I used to be afraid of roller coasters

I used to be afraid of roller coasters, and their short, fast twisting, turning excitement.

Then I realized roller coasters and life have a lot in common.  So I started riding them, cause really -what the heck?

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If there has ever been a lesson in the unpredictable nature of life, I am confident it has played out in the last two or so years.  And I am confident I have studied hard, and that I understand.  I understand that just when you think you might understand – you don’t.

You see, just when you think you may even comprehend the every-changing, unpredictable nature of life around us, there will inevitably be a way to prove to you you don’t have it quite right.

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There have been more funerals this year than I care to count.  Maybe its always like this, and I am just noticing now that 40 is behind me.  Or maybe not.  But there have been funerals for friends, for the brother of  friend, for my own father, for my uncle, the precious father of three beautiful adult children, and for my Grandma, and a well-loved great-uncle, and the grandparents and parents of friends… and…

As I sit here thinking about all of them I try for the umpteenth time to rationalize.  And I get farther with some than others.  Some will just never do.

But the ultimate realization is that it’s not really mine to figure out.  It’s not mine to decide how it fits in the grand plan.  And I’m trying to stop looking to figure it out.  Because, boy it can be exhausting.

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And as I sit here in the wee small hours of the morning, I remember – that painful Thanksgiving week last year, as Dad fought and fought, and I wonder why.  But, as much as I miss him, it’s not in a pitying kind of why.  It’s in a genuine curiosity for something I will likely never be allowed to understand.  Very much the way he used to ask me why he made it home from Vietnam and his friend Tommy didn’t.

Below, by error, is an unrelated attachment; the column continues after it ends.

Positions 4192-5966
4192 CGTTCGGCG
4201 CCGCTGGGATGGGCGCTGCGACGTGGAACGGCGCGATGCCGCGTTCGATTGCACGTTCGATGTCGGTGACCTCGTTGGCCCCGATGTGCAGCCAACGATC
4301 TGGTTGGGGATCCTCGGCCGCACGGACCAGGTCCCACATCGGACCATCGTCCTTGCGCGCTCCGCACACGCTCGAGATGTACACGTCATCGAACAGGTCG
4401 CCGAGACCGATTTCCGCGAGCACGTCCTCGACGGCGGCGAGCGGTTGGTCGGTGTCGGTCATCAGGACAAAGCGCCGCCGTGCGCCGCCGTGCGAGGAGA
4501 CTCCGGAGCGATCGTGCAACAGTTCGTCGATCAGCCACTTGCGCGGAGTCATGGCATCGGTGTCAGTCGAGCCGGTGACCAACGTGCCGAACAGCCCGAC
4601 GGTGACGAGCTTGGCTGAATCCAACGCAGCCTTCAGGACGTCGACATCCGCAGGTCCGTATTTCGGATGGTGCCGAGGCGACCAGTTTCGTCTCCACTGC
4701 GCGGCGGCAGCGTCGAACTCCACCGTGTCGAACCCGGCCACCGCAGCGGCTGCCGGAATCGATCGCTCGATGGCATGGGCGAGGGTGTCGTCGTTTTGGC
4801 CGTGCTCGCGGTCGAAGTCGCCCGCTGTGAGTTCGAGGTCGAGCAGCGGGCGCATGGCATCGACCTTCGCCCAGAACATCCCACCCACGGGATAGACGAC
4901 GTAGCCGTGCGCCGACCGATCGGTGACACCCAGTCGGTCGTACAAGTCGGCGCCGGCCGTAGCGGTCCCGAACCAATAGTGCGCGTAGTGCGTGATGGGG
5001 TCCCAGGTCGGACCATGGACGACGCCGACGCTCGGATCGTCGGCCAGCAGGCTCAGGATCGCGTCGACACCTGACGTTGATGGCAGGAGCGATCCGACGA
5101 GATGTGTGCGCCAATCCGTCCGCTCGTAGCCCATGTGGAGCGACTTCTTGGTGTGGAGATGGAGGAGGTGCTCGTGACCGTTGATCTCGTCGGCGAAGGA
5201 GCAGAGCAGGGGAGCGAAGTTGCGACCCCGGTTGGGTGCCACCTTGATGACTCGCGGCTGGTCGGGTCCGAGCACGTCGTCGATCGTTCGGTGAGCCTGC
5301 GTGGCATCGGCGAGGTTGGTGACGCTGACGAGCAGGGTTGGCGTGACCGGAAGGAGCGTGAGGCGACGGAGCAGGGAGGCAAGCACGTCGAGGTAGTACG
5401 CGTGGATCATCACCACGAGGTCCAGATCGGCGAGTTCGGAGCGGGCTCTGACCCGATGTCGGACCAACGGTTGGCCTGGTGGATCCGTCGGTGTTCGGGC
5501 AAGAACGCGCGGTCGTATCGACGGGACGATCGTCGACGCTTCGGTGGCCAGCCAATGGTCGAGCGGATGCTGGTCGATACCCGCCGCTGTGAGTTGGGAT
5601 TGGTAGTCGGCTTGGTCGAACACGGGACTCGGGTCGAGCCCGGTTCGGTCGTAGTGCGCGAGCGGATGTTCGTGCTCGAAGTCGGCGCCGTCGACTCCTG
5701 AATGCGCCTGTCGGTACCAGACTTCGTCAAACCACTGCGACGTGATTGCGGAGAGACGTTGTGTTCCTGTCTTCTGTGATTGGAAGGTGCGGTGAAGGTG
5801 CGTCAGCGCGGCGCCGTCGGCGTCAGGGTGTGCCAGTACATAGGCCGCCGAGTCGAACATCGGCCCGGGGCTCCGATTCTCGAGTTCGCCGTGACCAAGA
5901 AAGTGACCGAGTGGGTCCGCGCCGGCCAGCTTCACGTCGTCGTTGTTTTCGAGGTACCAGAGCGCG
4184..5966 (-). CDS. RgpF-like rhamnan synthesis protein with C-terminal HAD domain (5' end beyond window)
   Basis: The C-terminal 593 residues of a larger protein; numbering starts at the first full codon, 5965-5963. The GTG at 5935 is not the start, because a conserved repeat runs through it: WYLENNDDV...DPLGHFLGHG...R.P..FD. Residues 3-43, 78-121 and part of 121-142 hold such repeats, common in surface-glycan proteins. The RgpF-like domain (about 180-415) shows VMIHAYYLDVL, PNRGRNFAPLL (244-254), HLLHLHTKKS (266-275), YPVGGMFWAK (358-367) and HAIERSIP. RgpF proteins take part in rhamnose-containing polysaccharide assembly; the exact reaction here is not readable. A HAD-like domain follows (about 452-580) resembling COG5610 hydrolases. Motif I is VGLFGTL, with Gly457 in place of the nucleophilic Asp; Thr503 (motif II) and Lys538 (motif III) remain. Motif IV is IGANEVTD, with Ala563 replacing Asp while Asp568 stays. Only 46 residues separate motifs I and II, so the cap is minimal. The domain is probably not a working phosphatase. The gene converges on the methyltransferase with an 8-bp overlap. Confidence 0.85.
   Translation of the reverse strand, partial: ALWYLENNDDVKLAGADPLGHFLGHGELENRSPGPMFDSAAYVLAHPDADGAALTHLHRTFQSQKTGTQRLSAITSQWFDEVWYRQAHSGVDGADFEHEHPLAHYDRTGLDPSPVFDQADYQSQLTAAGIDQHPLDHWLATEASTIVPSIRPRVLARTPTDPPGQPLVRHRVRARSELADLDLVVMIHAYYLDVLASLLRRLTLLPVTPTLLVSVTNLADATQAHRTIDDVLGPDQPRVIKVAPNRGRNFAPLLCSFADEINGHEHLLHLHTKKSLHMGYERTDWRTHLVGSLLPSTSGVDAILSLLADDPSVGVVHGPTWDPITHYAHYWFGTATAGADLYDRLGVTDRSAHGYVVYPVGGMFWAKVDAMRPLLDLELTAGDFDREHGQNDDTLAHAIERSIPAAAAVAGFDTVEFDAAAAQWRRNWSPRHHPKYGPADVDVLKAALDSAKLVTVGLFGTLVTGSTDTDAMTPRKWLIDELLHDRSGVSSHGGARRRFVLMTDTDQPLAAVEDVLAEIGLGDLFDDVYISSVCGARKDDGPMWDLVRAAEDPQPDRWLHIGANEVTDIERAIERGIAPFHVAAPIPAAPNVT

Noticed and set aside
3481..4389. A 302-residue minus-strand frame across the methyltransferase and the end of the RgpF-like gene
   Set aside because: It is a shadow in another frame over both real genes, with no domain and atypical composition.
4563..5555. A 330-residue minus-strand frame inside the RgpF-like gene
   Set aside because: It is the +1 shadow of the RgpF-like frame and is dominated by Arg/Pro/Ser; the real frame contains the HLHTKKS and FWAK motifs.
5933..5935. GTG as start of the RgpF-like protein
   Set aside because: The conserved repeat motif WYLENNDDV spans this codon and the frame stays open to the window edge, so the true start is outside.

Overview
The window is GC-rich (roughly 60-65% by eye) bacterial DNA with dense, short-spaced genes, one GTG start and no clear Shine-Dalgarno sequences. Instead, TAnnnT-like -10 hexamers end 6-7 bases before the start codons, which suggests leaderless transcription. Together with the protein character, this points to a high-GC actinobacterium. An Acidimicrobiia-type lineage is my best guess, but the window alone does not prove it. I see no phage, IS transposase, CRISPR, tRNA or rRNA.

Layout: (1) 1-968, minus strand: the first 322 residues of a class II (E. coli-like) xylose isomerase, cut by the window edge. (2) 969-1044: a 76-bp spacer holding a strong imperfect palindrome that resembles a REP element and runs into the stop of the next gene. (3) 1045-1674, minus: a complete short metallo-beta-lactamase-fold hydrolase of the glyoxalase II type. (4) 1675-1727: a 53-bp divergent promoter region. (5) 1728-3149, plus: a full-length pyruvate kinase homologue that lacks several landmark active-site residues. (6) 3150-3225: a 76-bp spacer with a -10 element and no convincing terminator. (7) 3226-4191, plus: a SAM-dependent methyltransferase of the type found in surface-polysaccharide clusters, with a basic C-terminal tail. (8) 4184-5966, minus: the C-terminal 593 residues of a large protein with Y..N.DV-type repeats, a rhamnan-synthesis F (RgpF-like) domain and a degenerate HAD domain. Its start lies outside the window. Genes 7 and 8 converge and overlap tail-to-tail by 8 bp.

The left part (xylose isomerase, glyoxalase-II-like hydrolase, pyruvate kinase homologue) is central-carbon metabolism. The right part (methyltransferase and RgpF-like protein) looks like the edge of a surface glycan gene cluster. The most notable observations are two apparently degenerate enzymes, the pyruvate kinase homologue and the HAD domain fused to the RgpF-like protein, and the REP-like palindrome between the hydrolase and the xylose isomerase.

It’s the same kind if why when Mom asks, why after being 18 years a breast cancer survivor, why she is “clean,” and so many have lost the fight.

As I listen to the rhythmic snoring of my husband, and watch my fidgety sleeping 11-year-old, I wonder.

I wonder how we ended up here – again, on the second floor of this hospital.  Today.  Now.

12 hours ago I thought I was tired.  HA!  What did I know.

450 miles in about 30 hours to celebrate the life of a great man, my uncle.  Lots of driving, lots of thinking, lots of observing.  Lots of admiration for his children, grown up children, who undoubtedly will make him proud forever with their compassion and good humor.  Lots of respect for his wife – living her marriage vows through all the crappy stuff with poise and dignity.  Lots of awe for my other Dad Ken, and GGMa, his mom, as they stood together, their original immediate family ripped in half in just over 2 years time.

12 hours ago I thought I would go to bed early.

But I ended up picking Meghan up from swim practice on the way home from Vermont.  And she walked out of the locker room and almost fell to the ground with tears.

“I can’t walk.  It’s my knee.”

And I checked off the list – Did you fall?  Did you bang it?  Did you hurt it doing dryland?  One at a time I asked the questions, even though I knew the answers.

This knee.  The one we’ve been waiting for since we stopped the celebrex had finally given way.

We had had hopes of finishing swim season first.  That was before we had to refocus our hopes to making it into urgi care without falling.

We were promptly told to get out, and get to an ER.  Fast.  The swelling was too big.

Still in my funeral clothes I raced home long enough to tell Felix to dress for work, and to get into some sweats.  A quick bag for Meghan and I and we were off.  This time to Lenox Hill ER.  Cause that’s where they do the knee surgeries.  And not that I’m trying to plan.  But just in case… Maybe we should be at the right place.

They contacted her doctor.  He’s sure it’s the AVM, but he’ll confirm in person in another hour or so.  In the mean time nothing to eat or drink for Ms. Meghan after midnight.  Just in case.

AND regardless – we remain BEATINGCOWDENS!

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